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- No Alemannic dialect uses all of the sounds described in this guide.
- Each example word is tagged with the name of the dialect from which it comes.
- The majority of the example words are from the Zurich dialect.
- Most Alemannic dialects are not written very often, and thus do not have official spellings. For the sake of consistency, this guide uses the Swiss German spelling convention proposed by Dieth & Schmid-Cadalbert (1986).
See Bernese German phonology for a more thorough look at the sounds of one of the Alemannic dialects.
- Cited in Fleischer & Schmid (2006:251)
- Some scholars choose to transcribe the lenis obstruents with the symbols ⟨p, t, k, x, s, ʃ⟩, rather than ⟨b̥, d̥, ɡ̊, ɣ̊, v̥, z̥, ʒ̊⟩. In that case, the fortis obstruents are transcribed ⟨pː, tː, kː, xː, sː, ʃː⟩ or ⟨pp, tt, kk, xx, ss, ʃʃ⟩, rather than ⟨p, t, k, x, s, ʃ⟩. Here, we choose to transcribe the lenis obstruents as ⟨b̥, d̥, ɡ̊, ɣ̊, v̥, z̥, ʒ̊⟩, whereas the fortis obstruents are transcribed ⟨p, t, k, x, s, ʃ⟩. Long fortis obstruents or geminates occur in most of Switzerland except for the extreme Northeast, Wallis, and the Grisons–St. Gall Rhine valley.
- If pronounced different from yew, cf. yew–hew merger.
- The dorsal obstruents /kx, x, ɣ̊/ are realized as velar [kx, x, ɣ̊] or uvular [qχ, χ, ʁ̥], depending on the dialect.
- The aspirated consonants [pʰ, tʰ, kʰ] occur in borrowings from Standard German (Fleischer & Schmid (2006:244)). In the dialects of Basel and Chur, an aspirated [kʰ] is also present in native words.
- The /r/ phoneme can be pronounced as an alveolar trill [r] or an alveolar tap [ɾ] (with both being transcribed with ⟨r⟩ in this guide for the sake of simplicity),, a uvular trill [ʀ], a voiced uvular fricative or approximant [ʁ], a voiceless lenis uvular fricative [ʁ̥]. Some dialects (e.g. Zurich German) use all six realizations (Fleischer & Schmid (2006:244)).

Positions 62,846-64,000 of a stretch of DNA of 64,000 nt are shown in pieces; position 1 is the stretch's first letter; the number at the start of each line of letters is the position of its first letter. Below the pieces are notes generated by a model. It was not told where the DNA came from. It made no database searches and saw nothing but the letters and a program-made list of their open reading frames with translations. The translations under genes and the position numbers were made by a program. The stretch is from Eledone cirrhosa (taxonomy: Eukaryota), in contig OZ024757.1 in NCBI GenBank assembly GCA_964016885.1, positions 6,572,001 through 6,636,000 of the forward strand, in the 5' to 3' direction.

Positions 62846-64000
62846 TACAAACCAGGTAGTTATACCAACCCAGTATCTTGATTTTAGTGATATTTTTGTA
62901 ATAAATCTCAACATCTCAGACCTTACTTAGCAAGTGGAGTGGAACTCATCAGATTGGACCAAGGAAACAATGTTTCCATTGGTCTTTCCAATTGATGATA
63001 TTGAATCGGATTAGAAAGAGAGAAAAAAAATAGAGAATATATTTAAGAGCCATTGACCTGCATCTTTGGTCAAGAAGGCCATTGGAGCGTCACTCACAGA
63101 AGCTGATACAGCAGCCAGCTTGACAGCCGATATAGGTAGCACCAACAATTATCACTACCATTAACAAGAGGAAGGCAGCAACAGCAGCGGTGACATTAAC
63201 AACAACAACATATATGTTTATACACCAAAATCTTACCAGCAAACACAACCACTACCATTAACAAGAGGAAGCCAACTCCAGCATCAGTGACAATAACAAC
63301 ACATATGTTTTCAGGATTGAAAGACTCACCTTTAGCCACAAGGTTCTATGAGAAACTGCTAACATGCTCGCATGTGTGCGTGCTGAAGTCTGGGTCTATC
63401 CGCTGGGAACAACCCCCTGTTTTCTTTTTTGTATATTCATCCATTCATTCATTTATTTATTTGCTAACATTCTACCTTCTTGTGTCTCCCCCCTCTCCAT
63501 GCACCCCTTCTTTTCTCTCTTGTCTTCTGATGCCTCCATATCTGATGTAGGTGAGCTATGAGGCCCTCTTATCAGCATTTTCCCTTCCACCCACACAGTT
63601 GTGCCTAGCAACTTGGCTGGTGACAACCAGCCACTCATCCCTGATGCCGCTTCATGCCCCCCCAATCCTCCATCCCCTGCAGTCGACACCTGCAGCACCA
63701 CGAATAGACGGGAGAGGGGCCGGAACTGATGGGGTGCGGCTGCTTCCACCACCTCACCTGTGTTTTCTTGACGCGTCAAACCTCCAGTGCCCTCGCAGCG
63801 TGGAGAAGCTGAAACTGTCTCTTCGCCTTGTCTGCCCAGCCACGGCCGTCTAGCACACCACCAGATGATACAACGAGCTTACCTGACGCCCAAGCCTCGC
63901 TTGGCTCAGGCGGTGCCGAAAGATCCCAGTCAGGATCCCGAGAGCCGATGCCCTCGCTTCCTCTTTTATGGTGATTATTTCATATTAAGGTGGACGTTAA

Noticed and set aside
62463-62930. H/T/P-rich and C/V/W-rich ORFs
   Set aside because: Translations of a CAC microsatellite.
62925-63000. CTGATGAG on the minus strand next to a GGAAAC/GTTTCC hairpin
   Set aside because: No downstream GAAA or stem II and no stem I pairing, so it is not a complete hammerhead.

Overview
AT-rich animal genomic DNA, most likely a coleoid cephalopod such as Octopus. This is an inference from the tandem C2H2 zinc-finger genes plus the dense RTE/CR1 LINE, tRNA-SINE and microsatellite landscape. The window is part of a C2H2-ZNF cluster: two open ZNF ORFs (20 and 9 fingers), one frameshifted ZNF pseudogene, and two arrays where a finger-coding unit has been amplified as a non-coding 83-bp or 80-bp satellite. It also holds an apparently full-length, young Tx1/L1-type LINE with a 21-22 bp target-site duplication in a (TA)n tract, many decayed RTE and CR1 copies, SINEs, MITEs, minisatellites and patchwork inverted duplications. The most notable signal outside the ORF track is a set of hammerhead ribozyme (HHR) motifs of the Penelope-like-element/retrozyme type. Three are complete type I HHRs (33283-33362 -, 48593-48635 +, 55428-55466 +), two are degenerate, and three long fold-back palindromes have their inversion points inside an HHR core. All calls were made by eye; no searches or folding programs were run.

- In Swabian German, /r/ is realized as a uvular approximant [ʁ̞] in syllable onset, but as a pharyngeal approximant [ʕ̞] in other positions (Markus Hiller. "Pharyngeals and "lax" vowel quality" (PDF). Mannheim: Institut für Deutsche Sprache.). For simplicity, we transcribe these sounds as, respectively, [ʁ] and [ʕ].
- In Bernese German, /l/ in the syllable coda is realized as [w].
- In Bernese German, the geminate /lː/ is realized as [wː].
- The open vowels /a, aː/ can be front or central (with both sets transcribed as [a, aː] for simplicity), back unrounded [ɑ, ɑː] or back rounded [ɒ, ɒː], depending on the dialect.
- The schwa /ə/ occurs only in unstressed syllables.
- In Basel German and in the dialect of Markgräflerland, /uː/ is fronted to [ʉː].
- Dauwalder, Hans (1992), Wie mma s seid und cha schriiben. Eine haslideutsche Kurzgrammatik, Meiringen: Gemeinnütziger Verein
- Dieth, Eugen; Schmid-Cadalbert, Christian (1986), Schwyzertütschi Dialäktschrift. Dieth-Schreibung (2nd ed.), Aarau: Sauerländer
- Fleischer, Jürg; Schmid, Stephan (2006), "Zurich German" (PDF), Journal of the International Phonetic Association, 36 (2): 243–253, doi:10.1017/S0025100306002441
- Hotzenköcherle, Rudolf, ed. (1962–1997), Sprachatlas der deutschen Schweiz, Bern: Francke
- Werlen, Iwar (1977), Lautstrukturen des Dialekts von Brig im schweizerischen Kanton Wallis, Wiesbaden: Franz Steiner
- Marti, Werner (1985), Berndeutsch-Grammatik, Bern: Francke, ISBN 3-7720-1587-5